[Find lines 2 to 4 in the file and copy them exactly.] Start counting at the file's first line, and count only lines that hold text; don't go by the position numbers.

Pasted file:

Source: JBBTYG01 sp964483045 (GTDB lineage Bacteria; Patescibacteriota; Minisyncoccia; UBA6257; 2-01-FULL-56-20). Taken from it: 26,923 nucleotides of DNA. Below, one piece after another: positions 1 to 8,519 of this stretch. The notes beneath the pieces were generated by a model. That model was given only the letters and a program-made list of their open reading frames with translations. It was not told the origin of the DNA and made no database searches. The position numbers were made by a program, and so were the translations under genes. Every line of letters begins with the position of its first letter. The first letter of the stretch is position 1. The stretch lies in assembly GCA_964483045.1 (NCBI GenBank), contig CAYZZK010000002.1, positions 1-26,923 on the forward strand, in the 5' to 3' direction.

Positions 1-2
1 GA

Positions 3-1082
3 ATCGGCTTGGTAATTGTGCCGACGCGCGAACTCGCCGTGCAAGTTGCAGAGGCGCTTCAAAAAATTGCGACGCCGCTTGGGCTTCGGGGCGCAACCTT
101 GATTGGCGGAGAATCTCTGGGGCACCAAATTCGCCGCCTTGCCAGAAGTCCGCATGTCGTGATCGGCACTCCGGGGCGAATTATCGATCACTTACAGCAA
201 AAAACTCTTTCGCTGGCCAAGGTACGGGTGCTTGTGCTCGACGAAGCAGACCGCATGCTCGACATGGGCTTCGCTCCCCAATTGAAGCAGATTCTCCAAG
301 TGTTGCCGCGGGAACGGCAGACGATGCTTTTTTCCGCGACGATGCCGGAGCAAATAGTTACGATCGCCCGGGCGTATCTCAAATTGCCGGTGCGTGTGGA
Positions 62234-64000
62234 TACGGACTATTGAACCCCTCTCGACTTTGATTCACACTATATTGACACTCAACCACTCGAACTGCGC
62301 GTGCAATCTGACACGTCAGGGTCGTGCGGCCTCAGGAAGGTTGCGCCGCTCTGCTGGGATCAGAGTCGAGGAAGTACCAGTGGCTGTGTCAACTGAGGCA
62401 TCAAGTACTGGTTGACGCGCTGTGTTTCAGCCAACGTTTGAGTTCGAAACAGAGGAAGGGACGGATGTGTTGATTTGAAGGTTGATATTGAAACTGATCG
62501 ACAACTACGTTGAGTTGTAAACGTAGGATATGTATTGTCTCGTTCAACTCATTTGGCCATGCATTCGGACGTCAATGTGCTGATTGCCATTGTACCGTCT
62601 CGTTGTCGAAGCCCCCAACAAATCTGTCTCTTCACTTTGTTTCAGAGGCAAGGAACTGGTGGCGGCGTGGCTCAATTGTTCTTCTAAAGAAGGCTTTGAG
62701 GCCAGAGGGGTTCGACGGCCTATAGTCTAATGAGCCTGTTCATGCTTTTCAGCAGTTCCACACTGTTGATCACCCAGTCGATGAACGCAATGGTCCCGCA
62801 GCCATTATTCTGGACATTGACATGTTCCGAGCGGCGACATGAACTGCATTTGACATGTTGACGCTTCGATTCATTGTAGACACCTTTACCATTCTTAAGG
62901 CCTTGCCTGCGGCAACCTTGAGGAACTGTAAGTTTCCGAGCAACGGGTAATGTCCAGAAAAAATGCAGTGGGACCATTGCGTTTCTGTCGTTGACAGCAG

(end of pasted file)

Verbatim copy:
Positions 1-2
1 GA

Positions 3-1082